November 09, 2004

When Being Right is Wrong

There was a mix-up last week and I ended up in the library to do some volunteer work, but they didn't really need me. So after a furtively returned the books I've had out way to long (one advantage of having a non-computerized system) I went searching for good reads.

Partial success; the fiction book was about as exciting as unbuttered, stale toast.
The non-fiction book---I couldn't put it down. I read every chance I could between cooking and cleaning chores, as I prepared for Shabbat (the Sabbath).

The book called "The Spirit Catches You and You Fall Down" Anne Fadiman, and centered on a young Hmong child who suffered from a severe case of epilipsey and how the treatment plan the doctors devised conflicted with both the abilities of the family to comply, owing to the language difficulties and the cultural mindsset of the parents, who saw the disease not as a set of symptoms with a bio-physical origin, but as caused by evil spirits who stole the child's soul away.

Every other chapter details the culture and history of the Hmong, and the two types of chaptes compliment each other in understanding the parents decisions and in understanding the cultural growth of the people themselves. It was an very effective treatment of the family and their actions, and the Hmong people.

The author of the book neither idealizes nor denigrates any of the main players, though she does have a bias she still managed to give a honest apprasial of both the people of Hmong and this particular case.

Neither the doctors, who only wanted the best for the child, nor the parents, who were loving to the extreme and wanted nothing best for the child, could understand each other's cultural stance, and thus they could not act in concert with each other to effectively treat the child; as a result the child suffered severe brain damage, and is but of a shell of a human being; reduced to a persistent near vegetative state; she eats and excretes, sleeps and cries, and lives staring blankly at the walls.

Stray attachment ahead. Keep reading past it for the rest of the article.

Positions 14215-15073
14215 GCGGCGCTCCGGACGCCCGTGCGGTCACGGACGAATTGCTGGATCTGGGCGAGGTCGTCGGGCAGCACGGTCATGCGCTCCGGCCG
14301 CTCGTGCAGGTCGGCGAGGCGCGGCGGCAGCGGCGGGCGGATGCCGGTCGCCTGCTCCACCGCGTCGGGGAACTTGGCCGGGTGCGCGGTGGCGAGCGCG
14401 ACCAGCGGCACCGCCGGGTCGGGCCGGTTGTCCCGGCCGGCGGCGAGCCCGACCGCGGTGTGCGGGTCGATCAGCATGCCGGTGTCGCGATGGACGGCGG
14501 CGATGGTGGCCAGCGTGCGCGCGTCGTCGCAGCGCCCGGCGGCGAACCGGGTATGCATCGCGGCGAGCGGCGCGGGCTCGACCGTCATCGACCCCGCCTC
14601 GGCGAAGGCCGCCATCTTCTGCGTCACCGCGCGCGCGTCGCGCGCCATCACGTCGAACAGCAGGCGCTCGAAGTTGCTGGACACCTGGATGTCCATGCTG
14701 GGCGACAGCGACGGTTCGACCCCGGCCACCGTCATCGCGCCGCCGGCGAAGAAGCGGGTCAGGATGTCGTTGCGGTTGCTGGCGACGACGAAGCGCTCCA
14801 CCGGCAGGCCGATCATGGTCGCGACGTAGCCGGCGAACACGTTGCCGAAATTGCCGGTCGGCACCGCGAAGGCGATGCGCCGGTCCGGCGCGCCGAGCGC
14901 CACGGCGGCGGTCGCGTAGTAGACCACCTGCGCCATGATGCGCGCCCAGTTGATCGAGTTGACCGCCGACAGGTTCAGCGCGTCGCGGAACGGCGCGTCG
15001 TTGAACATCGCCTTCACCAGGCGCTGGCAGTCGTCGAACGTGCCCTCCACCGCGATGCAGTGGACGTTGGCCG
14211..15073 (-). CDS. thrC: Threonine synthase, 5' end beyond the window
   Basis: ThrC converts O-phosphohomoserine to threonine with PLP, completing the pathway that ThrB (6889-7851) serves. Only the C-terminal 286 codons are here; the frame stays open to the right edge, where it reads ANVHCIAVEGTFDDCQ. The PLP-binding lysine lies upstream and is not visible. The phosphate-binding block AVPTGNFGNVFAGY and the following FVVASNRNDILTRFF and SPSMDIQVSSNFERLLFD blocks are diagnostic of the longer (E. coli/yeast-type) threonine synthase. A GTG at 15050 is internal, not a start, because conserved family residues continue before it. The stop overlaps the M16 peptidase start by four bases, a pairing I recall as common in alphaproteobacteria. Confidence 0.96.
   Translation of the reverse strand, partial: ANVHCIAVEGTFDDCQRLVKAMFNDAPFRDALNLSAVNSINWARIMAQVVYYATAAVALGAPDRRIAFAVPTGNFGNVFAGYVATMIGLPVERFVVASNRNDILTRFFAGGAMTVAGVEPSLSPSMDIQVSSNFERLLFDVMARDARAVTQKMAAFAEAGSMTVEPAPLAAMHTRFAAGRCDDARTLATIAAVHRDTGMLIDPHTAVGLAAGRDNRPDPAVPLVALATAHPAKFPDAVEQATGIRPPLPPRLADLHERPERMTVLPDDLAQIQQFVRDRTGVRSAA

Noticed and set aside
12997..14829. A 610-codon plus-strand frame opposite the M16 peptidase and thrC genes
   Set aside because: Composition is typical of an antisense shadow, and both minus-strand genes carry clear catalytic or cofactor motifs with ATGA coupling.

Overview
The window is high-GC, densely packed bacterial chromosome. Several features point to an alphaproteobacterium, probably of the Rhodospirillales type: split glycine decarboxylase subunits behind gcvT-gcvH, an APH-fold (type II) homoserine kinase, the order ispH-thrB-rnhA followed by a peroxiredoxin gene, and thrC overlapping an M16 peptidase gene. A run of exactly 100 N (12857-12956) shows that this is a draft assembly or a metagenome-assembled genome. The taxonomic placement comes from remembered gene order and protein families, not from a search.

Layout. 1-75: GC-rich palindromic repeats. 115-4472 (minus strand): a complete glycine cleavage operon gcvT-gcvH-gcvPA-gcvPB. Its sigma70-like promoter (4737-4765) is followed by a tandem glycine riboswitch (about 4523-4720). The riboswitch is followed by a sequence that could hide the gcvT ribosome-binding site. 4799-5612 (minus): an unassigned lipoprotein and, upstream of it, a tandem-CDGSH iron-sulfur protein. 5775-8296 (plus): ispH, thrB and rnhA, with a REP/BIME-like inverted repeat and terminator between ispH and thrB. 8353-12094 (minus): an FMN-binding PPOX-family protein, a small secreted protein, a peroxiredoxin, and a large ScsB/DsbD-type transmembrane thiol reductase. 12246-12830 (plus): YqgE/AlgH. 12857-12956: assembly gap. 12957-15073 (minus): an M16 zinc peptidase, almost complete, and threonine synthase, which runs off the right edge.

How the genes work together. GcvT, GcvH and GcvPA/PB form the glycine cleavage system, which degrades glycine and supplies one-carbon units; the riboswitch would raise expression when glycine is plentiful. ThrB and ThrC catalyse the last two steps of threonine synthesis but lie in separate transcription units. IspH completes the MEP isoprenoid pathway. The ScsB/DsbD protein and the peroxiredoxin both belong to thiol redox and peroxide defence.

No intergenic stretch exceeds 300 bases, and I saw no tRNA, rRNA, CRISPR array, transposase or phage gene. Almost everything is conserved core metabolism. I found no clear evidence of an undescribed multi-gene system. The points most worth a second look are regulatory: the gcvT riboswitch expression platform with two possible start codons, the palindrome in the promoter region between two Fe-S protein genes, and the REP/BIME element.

The center question of the book was; "Could this have been prevented and what steps would have been necessary to take." and the conclusion was the idealized best treatment was, perhaps in this case, actually second best; a less aggressive treatment, one which respected the cultural understanding of the disease on the part of the Hmong, could have saved the child's health.

What is true on a grand scale is also true on a personal scale. How often is the problem not in what we say as to what we say to whom? I remember reading long ago in the book "Helter Skelter" that one of the reasons Manson may have targeted Sharon Tate was because while her directive to use the back door or go by the alley way(I forget the exact comment) had a neutral value to her, it had negative connotations to him. Obviously that does not excuse his behavior and the behavior of his followers, but it may help understand "why her?"

How often do such misunderstandings affect us in various ways. How often have we left a conversation feeling confused or misunderstood, hurt or angered because of something that was said, when in fact the intentions of the other party was different from what we concluded? Or from the opposite end, left the conversation certain we were not understood and feeling frustrated because we haven't the slightest idea "how else we could have put it." ?

How do we assure ourselves we have correctly understood and that we have comprehended what the other is saying?

Posted by Rachel Ann at November 9, 2004 07:26 AM

I'll have to go check out this book, it sounds fascinating. And I am a library frequent-flier, to be sure (unfortunately ours IS computerized so we have to pay those ugly 50-cent fines!)

This reminds me of that old excersize that tests the communication relationship between two people - one person draws a picture of a dog and then describes it to the other person - who draws it. Then you compare the pictures of the two dogs.

It's amazing how even people who have been close for decades, from the same school or town, will draw dogs that don't even look like they belong in the same species.

Posted by: Elizabeth at November 9, 2004 04:11 PM

I read this book also and it is wonderful. It gives you a real insight into another culture.
It's true that we all "filter" everything we hear through our belief system and ideas. We need to all strive to hear what the other person is saying rather than react with what we believe to be true.
One exercise to learn how to do this is to spend a few minutes every day believing the opposite of what you believe. Start with simple things like foods or colors and work your way up to big ideas!

Posted by: diane at November 10, 2004 09:52 PM
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